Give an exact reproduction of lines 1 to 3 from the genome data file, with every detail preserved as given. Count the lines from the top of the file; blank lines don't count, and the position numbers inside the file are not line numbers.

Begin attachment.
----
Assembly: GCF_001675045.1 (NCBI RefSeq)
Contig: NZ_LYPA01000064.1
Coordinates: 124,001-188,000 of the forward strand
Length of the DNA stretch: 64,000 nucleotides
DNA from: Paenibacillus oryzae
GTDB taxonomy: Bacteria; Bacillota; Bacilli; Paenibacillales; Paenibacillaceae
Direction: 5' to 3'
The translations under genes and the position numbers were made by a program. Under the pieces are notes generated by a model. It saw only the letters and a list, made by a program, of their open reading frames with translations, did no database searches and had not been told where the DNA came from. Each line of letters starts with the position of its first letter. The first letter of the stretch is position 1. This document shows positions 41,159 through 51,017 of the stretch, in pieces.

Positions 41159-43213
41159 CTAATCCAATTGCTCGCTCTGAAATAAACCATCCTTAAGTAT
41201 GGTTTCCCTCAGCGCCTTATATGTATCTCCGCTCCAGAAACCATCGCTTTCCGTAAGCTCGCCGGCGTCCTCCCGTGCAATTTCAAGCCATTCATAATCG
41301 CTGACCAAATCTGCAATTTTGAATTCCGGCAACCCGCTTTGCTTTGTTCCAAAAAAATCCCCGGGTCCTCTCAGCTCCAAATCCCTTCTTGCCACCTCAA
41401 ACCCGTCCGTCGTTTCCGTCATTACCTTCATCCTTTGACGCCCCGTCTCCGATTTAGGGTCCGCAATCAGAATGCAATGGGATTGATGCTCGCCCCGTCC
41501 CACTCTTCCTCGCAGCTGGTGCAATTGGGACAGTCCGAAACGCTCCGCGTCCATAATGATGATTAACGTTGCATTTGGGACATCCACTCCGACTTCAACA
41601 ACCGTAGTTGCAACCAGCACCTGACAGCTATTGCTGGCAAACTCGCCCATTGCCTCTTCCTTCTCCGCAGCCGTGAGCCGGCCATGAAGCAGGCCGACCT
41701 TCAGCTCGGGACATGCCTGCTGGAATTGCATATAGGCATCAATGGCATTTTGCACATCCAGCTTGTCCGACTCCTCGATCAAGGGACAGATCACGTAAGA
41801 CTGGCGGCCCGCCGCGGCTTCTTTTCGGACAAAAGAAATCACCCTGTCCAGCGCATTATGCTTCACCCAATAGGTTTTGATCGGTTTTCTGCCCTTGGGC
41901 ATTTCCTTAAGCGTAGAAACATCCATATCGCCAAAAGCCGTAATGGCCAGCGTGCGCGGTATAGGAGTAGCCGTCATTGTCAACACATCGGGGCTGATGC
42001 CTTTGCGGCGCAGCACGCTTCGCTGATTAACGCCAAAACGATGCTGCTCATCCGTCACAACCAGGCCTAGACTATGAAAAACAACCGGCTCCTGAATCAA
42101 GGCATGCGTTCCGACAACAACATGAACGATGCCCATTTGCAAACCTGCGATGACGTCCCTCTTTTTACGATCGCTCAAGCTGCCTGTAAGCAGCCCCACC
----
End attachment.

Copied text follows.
Assembly: GCF_001675045.1 (NCBI RefSeq)
Contig: NZ_LYPA01000064.1
Coordinates: 124,001-188,000 of the forward strand